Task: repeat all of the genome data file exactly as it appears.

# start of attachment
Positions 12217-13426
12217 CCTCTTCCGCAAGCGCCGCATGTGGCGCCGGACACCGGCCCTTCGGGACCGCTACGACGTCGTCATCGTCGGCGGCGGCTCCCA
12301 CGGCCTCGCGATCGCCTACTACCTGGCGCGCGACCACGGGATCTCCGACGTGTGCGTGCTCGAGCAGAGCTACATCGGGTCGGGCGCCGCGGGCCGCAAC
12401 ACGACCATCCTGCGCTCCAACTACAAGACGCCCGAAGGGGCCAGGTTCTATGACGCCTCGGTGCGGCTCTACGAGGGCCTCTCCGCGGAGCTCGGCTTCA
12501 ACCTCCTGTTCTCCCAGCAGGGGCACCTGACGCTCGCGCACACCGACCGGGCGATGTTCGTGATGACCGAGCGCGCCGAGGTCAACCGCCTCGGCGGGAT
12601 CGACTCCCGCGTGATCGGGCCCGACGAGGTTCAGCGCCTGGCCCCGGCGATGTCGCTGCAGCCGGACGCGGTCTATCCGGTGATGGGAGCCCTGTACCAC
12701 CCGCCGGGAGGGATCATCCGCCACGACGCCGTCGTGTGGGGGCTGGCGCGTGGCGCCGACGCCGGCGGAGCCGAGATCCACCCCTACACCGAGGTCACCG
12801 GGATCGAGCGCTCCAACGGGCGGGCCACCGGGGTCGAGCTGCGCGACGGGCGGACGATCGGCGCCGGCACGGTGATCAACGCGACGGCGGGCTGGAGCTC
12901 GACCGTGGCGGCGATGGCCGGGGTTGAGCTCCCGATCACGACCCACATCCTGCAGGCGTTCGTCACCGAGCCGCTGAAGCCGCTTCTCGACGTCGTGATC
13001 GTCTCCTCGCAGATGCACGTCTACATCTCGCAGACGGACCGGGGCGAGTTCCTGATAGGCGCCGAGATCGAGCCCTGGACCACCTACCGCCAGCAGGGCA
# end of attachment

Positions 12217-13426
12217 CCTCTTCCGCAAGCGCCGCATGTGGCGCCGGACACCGGCCCTTCGGGACCGCTACGACGTCGTCATCGTCGGCGGCGGCTCCCA
12301 CGGCCTCGCGATCGCCTACTACCTGGCGCGCGACCACGGGATCTCCGACGTGTGCGTGCTCGAGCAGAGCTACATCGGGTCGGGCGCCGCGGGCCGCAAC
12401 ACGACCATCCTGCGCTCCAACTACAAGACGCCCGAAGGGGCCAGGTTCTATGACGCCTCGGTGCGGCTCTACGAGGGCCTCTCCGCGGAGCTCGGCTTCA
12501 ACCTCCTGTTCTCCCAGCAGGGGCACCTGACGCTCGCGCACACCGACCGGGCGATGTTCGTGATGACCGAGCGCGCCGAGGTCAACCGCCTCGGCGGGAT
12601 CGACTCCCGCGTGATCGGGCCCGACGAGGTTCAGCGCCTGGCCCCGGCGATGTCGCTGCAGCCGGACGCGGTCTATCCGGTGATGGGAGCCCTGTACCAC
12701 CCGCCGGGAGGGATCATCCGCCACGACGCCGTCGTGTGGGGGCTGGCGCGTGGCGCCGACGCCGGCGGAGCCGAGATCCACCCCTACACCGAGGTCACCG
12801 GGATCGAGCGCTCCAACGGGCGGGCCACCGGGGTCGAGCTGCGCGACGGGCGGACGATCGGCGCCGGCACGGTGATCAACGCGACGGCGGGCTGGAGCTC
12901 GACCGTGGCGGCGATGGCCGGGGTTGAGCTCCCGATCACGACCCACATCCTGCAGGCGTTCGTCACCGAGCCGCTGAAGCCGCTTCTCGACGTCGTGATC
13001 GTCTCCTCGCAGATGCACGTCTACATCTCGCAGACGGACCGGGGCGAGTTCCTGATAGGCGCCGAGATCGAGCCCTGGACCACCTACCGCCAGCAGGGCA